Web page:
5. While I spend a lot of time thinking and doing school-related activities (can you say teacher nerd?!), I do manage to have fun in other ways. I recently went peach picking (and baked a peach pie, yum!), hiking (see the beautiful waterfall below), saw The Mowgli's (you may have heard their hit song San Francisco on the radio) in concert, and have tickets for a NASCAR Racing Experience (SO SCARED) as seen on the Bachelor/Bachelorette.

Shenandoah National Park in Virginia

Thanks for stopping by to meet me! Take a look at the schedule for the rest of Teacher Week hosted by Blog Hoppin'.

Monday, August 5, 2013

Monday Made-It: Reading Workshop Assessment + Lesson Planning Pages

I'm linking up with Tara at 4th Grade Frolics for...

Last summer I created a fancy, schmancy system for keeping data for reading and writing based off of the CAFE book. Then the school year started. I love the CAFE book but all the different records became too overwhelming for me. Then I tried a big ole binder with a tab for each student but I couldn't manage that well either. Finally after lots of thinking, talking, and searching I have a new system to try and am hopeful that it's going to be magical! 

Guided Reading/Reading Workshop Assessment

 1. Materials:
1. Reading Resources (FREEBIES in my TpT store HERE and HERE)
2. iPad or computer 
That's all you need...easy peasy! 

2. Assessment:
Oral Reading Fluency       

Reading Comprehension
Oral Reading Fluency: 
1. Use hundreds charts for Running Records.
2. Record student's performance in Google Form (based on DRA2). 

Reading Comprehension:
1. Use Comprehension Questions/Prompts to guide conference with student.
2. Record quality of student's responses in Google Form (based on DRA2)

No more clutter of papers to worry about! 

3. What now?:
Google Sheets automatically orders the data by date/time but you can order the students by number by clicking the student column and ordering from A-Z. This way each student's data will be grouped together and you can more easily see individual progress.

1. Analyze data in Google Spreadsheet and use to guide instruction!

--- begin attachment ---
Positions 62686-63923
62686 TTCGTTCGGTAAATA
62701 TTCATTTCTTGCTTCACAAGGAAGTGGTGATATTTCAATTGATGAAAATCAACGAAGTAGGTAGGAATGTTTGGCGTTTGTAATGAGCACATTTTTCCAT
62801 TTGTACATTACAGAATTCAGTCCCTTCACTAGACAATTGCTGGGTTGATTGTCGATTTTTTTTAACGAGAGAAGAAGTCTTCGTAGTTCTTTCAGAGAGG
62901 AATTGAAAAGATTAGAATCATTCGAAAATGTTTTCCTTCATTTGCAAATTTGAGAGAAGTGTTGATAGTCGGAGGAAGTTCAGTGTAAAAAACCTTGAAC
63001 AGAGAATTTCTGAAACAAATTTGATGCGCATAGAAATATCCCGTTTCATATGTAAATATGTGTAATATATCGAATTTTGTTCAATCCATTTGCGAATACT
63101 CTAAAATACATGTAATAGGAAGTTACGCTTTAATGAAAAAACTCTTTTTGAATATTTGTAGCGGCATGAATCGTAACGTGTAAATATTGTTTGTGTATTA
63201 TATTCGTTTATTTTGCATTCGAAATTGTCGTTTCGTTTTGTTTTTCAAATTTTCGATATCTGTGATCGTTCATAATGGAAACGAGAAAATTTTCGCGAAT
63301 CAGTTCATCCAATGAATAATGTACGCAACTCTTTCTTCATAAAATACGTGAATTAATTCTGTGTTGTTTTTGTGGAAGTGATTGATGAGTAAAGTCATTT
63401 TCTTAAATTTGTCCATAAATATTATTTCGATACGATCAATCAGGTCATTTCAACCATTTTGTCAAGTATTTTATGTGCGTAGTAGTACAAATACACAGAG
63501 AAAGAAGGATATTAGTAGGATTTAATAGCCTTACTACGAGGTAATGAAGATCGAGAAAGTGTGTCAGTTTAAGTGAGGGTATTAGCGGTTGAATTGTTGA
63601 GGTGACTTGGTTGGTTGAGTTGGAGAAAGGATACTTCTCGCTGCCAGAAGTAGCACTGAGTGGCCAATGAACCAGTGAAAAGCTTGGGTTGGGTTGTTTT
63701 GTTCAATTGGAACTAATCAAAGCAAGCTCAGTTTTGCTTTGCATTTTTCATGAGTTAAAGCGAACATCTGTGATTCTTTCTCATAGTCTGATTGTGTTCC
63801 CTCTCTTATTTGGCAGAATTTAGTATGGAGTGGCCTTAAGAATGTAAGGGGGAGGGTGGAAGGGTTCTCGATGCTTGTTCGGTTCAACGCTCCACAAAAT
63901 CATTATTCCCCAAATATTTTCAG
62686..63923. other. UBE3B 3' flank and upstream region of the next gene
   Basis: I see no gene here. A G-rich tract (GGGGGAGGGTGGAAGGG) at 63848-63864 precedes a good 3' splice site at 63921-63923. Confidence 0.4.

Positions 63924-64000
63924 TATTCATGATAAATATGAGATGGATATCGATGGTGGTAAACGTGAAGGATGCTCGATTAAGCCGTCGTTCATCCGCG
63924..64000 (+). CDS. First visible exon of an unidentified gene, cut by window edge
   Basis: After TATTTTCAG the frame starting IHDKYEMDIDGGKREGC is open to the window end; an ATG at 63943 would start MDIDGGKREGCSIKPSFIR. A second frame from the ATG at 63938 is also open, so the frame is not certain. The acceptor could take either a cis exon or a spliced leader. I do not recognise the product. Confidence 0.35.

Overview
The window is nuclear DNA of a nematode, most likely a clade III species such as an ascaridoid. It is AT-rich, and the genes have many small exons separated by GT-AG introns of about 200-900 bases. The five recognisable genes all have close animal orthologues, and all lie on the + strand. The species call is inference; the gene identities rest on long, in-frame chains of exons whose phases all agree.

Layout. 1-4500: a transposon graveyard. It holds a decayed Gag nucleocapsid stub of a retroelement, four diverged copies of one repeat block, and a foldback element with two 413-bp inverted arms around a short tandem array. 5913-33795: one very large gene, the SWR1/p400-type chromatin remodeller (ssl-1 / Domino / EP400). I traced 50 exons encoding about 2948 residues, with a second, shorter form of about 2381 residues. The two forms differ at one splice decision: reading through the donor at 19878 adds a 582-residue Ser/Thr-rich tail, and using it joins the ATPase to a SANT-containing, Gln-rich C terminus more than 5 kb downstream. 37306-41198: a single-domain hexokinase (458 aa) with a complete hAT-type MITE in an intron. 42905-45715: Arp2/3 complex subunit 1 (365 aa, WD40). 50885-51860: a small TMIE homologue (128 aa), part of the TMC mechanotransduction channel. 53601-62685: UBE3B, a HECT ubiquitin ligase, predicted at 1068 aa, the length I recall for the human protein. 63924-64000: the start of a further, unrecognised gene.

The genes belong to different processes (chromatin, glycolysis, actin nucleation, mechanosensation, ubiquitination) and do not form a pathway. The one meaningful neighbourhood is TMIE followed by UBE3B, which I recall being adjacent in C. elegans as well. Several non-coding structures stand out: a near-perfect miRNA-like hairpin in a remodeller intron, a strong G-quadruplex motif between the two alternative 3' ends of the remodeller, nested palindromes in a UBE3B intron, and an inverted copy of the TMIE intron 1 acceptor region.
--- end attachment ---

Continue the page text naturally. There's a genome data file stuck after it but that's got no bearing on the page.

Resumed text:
Grouping students by strategy is made easy!

Would you like to try out this system too? Here's where I found inspiration and tutorials:
Stephanie from 3rd Grade Thoughts
Farrah from Think*Share*Teach
Karyn from Doing the Daily 5!

One more thing...Planning Pages!
I LOVE to be organized but I was a mess this past year when it came to keeping legible plans. Perhaps at some point I'll make the move to digital plans but for now, I'll use my new planning pages. Download them (click image) for FREE on TeachersPayTeachers!

Happy Monday!

Friday, August 2, 2013

Student and Parent Gifts Throughout the Year

Happy Friday! Need some gift inspiration? Check out these ideas (with FREEBIES) that I found from some fabulous teachers.

1. Meet and Greet 
Sweet Dreams! I found this freebie from Sunny Days in Second Grade. Inside is a super, cute poem with confetti that the students are supposed to sprinkle under the pillow on the eve of the first day of school. 

2. Valentine's Day
A case of the Love Pox! I gave my students the Love Pox (heart stickers on their face and arms) for Valentine's Day. I found this idea from The Teacher Wife. She has the freebies to go with it too! We had so much fun spreading the Love Pox that day! 

3. End of the Year
Have a ball this summer! I can't remember where I saw/heard this idea but it worked out as a great end of the year gift for my students! I ordered the beach balls and a hand air pump from Amazon. The students used Sharpees and rotated to each desk to sign everyone's beach ball. I love this because it's a great way for the students to remember their 2nd grade class and it's fun!

You're OFISHALLY the best! This idea has been swimming around Pinterest from numerous other gift givers. I decided to do this for my classroom parents and found the small baggies and Swedish Fish on Amazon. I created the labels, which you can get for FREE on TeachersPayTeachers (click the image above). 

I'll be back on Monday with Monday Made It! Enjoy the weekend!

Thursday, July 25, 2013

Technology Integration First Year Recap